Hilary Bricken
by

In February, FinCEN (the financial crimes division of the U.S. Department of Justice) issued its guidelines for financial institutions wanting to do business with the marijuana industry. Though helpful to those interested, this memo did not change federal banking laws that make banking for the marijuana industry so risky.

Recently, ATMs were shut down and will be pulled from medical and recreational marijuana dispensaries in Colorado and Washington. Yet again, federal prohibition rears its ugly head, making doing business for marijuana entities both difficult and risky.

As The Denver Post reports, “the machines in Colorado and Washington were connected to a network served by MetaBank in South Dakota, which in January warned ATM providers by e-mail that machines located in marijuana shops violated federal banking rules.” MetaBank’s electronic arm, Meta Payment Systems, is the largest ATM sponsor in the U.S. Though MetaBank sent out warning letters in January saying that it would be pulling its ATMs from marijuana shops, it did not actually do so until this past week. Not all marijuana shops with cashless ATMs were affected as those doing merchant processing with entities other than MetaBank are still going strong.

Merchant processors have always been hesitant/unwilling to allow debit and credit transactions involving marijuana. PayPal, Square, and eBay will not accommodate cannabis purchases or sales through their websites. And, for the longest time, neither Visa nor MasterCard would allow marijuana purchases on their plastic. Nonetheless, soon after legalization in Colorado and Washington, both merchant processors appeared to relax their “No-Pot” stance to legal cannabis buys.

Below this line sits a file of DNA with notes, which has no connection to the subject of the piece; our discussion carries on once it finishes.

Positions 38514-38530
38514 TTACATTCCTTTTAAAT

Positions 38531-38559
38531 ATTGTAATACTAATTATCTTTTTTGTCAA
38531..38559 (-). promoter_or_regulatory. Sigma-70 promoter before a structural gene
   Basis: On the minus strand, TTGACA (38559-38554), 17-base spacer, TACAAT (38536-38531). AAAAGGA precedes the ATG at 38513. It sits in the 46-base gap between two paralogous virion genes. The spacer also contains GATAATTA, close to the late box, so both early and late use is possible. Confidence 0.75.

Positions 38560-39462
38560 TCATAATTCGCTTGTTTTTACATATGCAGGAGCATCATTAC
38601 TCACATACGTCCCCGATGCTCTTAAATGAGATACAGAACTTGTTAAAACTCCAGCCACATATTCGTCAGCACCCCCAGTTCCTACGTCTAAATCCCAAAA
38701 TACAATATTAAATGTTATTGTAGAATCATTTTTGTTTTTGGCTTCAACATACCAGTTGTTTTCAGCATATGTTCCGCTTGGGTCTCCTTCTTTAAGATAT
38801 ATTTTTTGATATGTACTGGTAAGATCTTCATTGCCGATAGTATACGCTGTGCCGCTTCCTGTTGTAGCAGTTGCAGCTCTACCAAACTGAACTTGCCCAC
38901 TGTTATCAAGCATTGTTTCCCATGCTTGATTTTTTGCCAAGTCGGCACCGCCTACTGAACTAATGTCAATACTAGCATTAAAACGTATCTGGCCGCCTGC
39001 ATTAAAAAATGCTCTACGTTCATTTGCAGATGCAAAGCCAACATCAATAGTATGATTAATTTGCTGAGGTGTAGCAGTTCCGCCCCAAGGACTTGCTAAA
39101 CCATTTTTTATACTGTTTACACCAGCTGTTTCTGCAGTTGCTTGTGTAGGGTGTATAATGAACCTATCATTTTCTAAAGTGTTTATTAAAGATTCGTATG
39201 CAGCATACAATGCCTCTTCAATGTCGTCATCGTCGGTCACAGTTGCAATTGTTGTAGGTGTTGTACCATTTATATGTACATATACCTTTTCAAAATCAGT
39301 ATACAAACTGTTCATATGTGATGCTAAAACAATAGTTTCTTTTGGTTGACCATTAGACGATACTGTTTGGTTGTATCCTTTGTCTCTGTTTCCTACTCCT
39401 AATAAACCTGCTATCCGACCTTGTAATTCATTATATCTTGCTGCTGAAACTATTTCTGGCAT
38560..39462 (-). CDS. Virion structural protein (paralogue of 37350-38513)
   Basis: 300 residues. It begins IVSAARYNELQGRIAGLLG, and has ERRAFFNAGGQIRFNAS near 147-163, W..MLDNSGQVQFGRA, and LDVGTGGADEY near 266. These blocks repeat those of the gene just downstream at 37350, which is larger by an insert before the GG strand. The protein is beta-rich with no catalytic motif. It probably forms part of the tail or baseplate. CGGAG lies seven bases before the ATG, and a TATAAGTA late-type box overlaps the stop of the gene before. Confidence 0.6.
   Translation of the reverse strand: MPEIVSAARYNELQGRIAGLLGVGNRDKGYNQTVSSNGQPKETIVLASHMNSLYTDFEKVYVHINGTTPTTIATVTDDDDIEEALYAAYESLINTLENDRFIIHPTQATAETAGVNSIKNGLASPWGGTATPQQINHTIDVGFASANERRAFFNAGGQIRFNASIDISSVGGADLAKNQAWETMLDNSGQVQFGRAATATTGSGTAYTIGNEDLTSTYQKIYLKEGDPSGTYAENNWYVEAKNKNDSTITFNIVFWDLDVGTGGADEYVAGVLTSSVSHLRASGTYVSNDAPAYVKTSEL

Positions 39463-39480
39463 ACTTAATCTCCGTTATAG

Or did they? Might this just be the whimsy of these credit card giants to turn a blind eye to various activity for their own benefit? Either way, to ensure protection for themselves and for marijuana businesses with which they do business, merchant processors accommodating marijuana businesses should make sure they comply with FinCEN guidelines.

Just like with banks, merchant processors that act in accordance with FinCEN guidelines can relatively safely provide their services to legally operating marijuana businesses in states with “robust” regulatory regimes. Prior to the issuance of the FinCEN memo, Visa said in a statement in 2014 that “it follows federal law and tries to prevent the network from being used unlawfully.” But it added that “given the federal government’s position and recognizing this is an evolving legal matter with different standards applicable in different states, our local merchant acquirers are best suited to make any determination about potential illegality.” MasterCard simultaneously stated that marijuana is a federal crime and it would “work with” its local merchants if those transactions occurred — whatever that means.

Though the pulling of these cashless ATMs is undoubtedly inconvenient for businesses and customers, if MetaBank was out of compliance with FinCEN guidelines, it is probably good that these ATMs were shut down. A capricious attitude of “we’ll serve you when it’s convenient for us,” without recognition of the rigorous standards set forth by FinCEN does not serve anyone’s main purpose, which is compliance and longevity. Note though that we do not know why MetaBank at one time allowed these ATMs and then pulled them, without any real explanation.

Ultimately, marijuana businesses need to be cautious when dealing with merchant processors. In choosing a merchant processor, it makes sense for you to choose one that complies with the FinCEN memo and FinCEN guidelines. That way, your chances of having your ATM pulled go way down.

 

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The Canna Law Blog™ is a forum for discussion about the practical aspects of cannabis law and how it impacts those involved in this growing industry. We will provide insight into how canna businesspeople can use the law to their advantage…

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Please be mindful that possessing, using, distributing and selling marijuana are all federal crimes and that this blog is not intended to give you any legal advice, much less lead you to believe that marijuana is legal under federal law.